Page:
Can harsh interrogation techniques and torture ever be morally justified, for a nation at war or under the threat of imminent attack? In this volume, ethicist Paul Lauritzen takes on ethical debates about counterterrorism techniques that are increasingly central to US foreign policy in the aftermath of 9/11 and discusses the ramifications for the future of interrogation. He examines how doctors, lawyers, psychologists, military officers, and other professionals responded to the issue of determining whether and how detainees in Afghanistan and Iraq, who arguably had information about additional attacks, could be interrogated. Codes of ethics governing professional practice are critical, according to Lauritzen, because they provide resources for democracies and professionals seeking to balance concerns about safety with civil liberties, while also shaping the character of those within these professional guilds.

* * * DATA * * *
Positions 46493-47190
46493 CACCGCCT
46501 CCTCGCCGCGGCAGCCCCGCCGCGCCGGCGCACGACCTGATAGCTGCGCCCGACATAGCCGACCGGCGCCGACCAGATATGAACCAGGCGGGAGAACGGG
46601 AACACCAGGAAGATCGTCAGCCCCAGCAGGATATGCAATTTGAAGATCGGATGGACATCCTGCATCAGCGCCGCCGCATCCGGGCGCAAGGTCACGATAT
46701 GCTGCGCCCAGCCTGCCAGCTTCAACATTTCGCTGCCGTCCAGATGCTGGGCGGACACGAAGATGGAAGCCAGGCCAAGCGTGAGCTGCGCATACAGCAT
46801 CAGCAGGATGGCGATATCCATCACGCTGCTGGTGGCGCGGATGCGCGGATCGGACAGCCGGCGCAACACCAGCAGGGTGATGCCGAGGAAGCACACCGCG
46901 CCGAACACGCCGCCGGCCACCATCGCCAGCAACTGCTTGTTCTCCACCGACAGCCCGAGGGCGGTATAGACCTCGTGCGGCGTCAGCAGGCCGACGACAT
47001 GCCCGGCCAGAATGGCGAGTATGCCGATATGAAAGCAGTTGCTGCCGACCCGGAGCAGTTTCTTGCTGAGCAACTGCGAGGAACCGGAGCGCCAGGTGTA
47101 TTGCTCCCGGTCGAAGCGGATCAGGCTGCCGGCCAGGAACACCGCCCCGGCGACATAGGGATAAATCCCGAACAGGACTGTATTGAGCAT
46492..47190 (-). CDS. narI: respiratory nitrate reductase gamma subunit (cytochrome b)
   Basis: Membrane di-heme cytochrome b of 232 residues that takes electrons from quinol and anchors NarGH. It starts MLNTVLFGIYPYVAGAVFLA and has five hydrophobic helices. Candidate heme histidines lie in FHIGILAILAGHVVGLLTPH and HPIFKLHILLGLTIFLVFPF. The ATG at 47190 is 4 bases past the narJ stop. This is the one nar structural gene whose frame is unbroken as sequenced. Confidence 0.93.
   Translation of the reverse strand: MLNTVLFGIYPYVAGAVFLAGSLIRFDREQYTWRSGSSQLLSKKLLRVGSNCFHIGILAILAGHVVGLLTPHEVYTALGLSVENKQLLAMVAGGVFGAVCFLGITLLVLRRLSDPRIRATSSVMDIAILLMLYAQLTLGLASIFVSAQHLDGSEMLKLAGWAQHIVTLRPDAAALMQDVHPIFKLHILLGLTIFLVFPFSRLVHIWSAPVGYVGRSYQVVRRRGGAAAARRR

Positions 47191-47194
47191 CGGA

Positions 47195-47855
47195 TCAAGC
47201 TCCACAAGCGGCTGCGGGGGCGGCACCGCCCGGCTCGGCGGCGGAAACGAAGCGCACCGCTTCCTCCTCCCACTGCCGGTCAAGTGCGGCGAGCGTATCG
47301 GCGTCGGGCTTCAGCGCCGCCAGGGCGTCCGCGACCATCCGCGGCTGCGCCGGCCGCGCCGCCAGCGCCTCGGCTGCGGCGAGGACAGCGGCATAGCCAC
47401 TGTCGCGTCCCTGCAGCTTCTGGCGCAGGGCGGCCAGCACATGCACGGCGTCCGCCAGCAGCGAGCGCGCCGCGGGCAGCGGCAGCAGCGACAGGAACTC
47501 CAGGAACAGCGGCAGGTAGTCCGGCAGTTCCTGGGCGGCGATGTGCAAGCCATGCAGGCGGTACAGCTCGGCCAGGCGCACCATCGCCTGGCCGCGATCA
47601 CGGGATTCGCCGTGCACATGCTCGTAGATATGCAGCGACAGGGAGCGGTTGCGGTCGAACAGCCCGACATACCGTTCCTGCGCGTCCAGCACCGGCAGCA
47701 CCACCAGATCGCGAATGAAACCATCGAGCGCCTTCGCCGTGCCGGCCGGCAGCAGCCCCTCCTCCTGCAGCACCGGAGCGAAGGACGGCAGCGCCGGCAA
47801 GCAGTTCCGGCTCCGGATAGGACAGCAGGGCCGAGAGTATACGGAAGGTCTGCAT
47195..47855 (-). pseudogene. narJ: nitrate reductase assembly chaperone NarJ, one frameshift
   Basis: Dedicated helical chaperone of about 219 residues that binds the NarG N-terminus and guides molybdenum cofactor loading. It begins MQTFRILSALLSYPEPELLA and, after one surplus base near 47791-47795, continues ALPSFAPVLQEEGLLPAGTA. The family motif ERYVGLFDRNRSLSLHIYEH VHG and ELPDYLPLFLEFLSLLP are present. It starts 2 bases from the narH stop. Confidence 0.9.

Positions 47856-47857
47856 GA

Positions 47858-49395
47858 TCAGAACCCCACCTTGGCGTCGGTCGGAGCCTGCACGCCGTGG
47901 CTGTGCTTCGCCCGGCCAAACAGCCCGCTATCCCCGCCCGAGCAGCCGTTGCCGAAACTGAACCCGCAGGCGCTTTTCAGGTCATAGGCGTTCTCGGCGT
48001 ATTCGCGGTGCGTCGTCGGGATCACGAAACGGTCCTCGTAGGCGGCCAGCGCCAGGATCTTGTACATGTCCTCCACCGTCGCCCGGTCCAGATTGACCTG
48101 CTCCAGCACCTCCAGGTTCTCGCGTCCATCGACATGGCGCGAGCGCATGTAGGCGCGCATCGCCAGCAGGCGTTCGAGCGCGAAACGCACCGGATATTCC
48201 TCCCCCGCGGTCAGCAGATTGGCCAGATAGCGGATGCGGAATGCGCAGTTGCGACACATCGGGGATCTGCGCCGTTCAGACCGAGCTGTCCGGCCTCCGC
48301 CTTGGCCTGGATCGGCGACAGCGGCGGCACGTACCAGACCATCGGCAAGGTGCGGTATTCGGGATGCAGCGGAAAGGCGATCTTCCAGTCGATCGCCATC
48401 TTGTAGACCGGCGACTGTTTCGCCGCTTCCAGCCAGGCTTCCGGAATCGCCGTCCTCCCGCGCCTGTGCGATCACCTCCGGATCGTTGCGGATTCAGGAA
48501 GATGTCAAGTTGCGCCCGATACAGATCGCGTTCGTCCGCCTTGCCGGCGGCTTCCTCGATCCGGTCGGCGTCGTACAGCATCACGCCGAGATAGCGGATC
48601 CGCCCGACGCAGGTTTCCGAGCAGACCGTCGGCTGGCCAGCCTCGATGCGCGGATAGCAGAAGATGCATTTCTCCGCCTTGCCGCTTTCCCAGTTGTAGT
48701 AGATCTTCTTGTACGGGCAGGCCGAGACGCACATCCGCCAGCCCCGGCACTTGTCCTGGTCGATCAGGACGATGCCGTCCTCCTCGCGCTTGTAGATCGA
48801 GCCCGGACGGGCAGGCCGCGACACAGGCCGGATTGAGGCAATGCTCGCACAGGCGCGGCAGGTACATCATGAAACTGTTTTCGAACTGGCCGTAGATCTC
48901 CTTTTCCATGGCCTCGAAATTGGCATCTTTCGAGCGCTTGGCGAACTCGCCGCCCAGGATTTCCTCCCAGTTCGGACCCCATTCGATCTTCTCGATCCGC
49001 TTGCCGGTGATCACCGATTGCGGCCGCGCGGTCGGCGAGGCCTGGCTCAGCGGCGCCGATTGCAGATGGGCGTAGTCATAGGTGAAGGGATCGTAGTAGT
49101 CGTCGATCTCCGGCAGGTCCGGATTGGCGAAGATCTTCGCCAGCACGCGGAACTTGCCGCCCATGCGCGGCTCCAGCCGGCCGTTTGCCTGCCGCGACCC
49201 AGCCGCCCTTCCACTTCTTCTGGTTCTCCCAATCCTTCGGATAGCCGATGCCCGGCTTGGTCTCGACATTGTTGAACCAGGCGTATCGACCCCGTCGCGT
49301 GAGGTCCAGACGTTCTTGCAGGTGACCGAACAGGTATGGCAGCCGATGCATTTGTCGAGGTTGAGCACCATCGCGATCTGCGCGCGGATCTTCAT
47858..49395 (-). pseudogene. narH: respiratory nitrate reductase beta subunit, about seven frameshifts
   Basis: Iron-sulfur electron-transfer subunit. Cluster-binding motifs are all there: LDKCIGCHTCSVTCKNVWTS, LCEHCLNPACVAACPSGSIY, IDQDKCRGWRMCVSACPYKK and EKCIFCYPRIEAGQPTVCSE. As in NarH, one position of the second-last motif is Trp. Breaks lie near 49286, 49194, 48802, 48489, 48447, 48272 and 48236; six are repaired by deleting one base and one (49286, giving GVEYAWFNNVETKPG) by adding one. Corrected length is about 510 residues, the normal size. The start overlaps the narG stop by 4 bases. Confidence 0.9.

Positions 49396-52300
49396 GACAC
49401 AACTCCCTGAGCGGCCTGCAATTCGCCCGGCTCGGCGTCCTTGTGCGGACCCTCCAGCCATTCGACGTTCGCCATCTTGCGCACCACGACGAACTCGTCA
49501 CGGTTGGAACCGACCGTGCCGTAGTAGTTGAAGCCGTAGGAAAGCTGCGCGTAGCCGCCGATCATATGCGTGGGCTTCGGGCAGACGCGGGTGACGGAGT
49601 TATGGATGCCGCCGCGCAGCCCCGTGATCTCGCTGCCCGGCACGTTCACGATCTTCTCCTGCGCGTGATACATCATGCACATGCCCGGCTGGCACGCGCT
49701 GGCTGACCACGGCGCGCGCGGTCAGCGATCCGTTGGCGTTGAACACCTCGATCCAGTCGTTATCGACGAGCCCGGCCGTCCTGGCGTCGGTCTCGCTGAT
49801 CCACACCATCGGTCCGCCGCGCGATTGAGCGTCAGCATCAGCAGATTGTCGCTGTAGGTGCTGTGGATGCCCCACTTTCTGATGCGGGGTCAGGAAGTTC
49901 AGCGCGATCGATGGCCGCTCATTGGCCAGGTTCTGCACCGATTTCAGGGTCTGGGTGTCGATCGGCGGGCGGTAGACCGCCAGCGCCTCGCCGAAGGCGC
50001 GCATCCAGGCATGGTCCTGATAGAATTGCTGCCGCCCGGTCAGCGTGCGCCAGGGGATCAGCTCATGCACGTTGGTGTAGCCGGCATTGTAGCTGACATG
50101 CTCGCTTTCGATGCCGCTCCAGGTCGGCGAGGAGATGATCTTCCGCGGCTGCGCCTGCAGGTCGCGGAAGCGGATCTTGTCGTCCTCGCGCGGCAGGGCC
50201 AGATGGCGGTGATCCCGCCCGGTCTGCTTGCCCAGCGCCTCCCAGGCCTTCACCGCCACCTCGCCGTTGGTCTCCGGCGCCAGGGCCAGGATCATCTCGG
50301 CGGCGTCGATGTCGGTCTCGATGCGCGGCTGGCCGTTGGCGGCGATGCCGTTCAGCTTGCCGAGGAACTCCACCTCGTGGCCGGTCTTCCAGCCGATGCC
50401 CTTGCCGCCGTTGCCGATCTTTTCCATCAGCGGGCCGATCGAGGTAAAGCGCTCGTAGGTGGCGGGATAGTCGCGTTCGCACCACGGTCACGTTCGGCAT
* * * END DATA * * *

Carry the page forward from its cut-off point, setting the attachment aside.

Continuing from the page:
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|Size: ||2.2 MB|
|Publisher: ||Georgetown University Press|
|Date published: || 2013|
|ISBN: ||2370007753000 (DRM-PDF)|
|Read Aloud: ||not allowed|